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No Penalties for Employers Not Offering Dependent Coverage: Employer Group

Under the Patient Protection and Affordable Care Act, employers are to be assessed $2,000 per full-time employee if they do not offer coverage to employees in 2014. Regulators have yet to issue definitive guidance on the penalty.

August 28, 2012
Related Topics: Health Care Reform, Dependent Care, Policies and Procedures, Health Care Benefits, Latest News
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An employer benefits lobbying group has urged the Obama administration to make it clear that the health care reform law does not impose financial penalties on employers that do not offer coverage to dependents.

Under the Patient Protection and Affordable Care Act, employers are to be assessed $2,000 per full-time employee if they do not offer coverage to employees in 2014.

Regulators have yet to issue definitive guidance on the penalty. In the absence of such guidance, the ERISA Industry Committee said it is concerned that regulators might interpret the law as imposing the penalty on employers that do not offer dependent coverage.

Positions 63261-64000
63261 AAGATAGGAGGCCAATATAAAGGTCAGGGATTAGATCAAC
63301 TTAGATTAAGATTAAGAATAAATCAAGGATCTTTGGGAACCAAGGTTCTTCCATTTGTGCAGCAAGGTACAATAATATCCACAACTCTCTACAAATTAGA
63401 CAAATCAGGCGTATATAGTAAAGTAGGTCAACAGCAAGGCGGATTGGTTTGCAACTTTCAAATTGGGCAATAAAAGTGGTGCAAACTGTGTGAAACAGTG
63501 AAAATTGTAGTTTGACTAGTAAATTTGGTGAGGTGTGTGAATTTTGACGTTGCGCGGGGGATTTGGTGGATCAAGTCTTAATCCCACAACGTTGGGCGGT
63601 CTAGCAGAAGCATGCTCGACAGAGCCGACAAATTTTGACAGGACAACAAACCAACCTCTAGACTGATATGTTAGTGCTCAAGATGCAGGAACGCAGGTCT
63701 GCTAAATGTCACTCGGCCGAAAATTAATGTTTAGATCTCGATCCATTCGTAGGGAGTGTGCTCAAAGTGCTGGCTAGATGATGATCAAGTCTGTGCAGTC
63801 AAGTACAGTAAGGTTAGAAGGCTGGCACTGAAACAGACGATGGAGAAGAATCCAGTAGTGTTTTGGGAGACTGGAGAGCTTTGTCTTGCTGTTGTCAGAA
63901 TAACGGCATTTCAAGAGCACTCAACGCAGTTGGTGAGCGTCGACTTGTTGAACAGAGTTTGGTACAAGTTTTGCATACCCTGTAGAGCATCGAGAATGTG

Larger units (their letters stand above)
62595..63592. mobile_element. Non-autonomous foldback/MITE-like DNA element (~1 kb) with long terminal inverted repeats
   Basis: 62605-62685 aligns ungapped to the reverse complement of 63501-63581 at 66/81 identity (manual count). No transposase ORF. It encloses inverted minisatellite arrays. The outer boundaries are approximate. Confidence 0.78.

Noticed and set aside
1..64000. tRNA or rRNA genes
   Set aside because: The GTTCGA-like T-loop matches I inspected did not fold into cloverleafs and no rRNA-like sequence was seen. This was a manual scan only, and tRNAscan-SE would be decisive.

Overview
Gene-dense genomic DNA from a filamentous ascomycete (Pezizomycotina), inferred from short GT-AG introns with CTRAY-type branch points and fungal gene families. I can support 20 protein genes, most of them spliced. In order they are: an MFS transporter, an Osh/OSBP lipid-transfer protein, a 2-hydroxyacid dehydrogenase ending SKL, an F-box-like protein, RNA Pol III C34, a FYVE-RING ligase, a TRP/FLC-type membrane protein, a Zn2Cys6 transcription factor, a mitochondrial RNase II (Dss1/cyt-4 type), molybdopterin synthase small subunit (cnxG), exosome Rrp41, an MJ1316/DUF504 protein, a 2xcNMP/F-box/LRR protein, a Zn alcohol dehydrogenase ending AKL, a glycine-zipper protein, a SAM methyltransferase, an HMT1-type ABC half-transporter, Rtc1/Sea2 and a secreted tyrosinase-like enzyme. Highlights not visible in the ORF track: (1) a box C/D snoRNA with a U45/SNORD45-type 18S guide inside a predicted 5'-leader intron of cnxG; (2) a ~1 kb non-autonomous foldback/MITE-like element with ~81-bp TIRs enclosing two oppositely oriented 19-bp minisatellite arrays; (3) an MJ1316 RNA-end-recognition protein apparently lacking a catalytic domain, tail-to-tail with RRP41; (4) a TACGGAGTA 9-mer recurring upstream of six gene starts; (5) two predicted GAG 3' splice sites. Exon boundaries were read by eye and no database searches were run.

"This interpretation is not consistent with the statute as a whole," Scott Macey, ERISA Industry president and CEO, and Gretchen Young, senior vice president-health policy, wrote in a letter sent Tuesday to Jeanne Lambrew, deputy assistant to the president for health policy.

While the law's shared financial responsibility provisions "refer to health coverage for full-time employees and their dependents, the penalties are based solely on the number of an employer's full-time employees—dependents do not enter into the penalty calculation," executives of the Washington-based group said in the letter.

"If Congress had intended to create a dramatic new mandate that penalized employers for failing to offer dependent coverage, Congress would have done so much more directly than the statute achieves with its parenthetical reference to dependents," they said in the letter.

In fact, the benefits lobbying group said, the reference to dependents in the shared responsibility provisions of the health care reform law was simply a "drafting error" that regulators now should correct.

Jerry Geisel writes for Business Insurance, a sister publication of Workforce Management. To comment, email editors@workforce.com.

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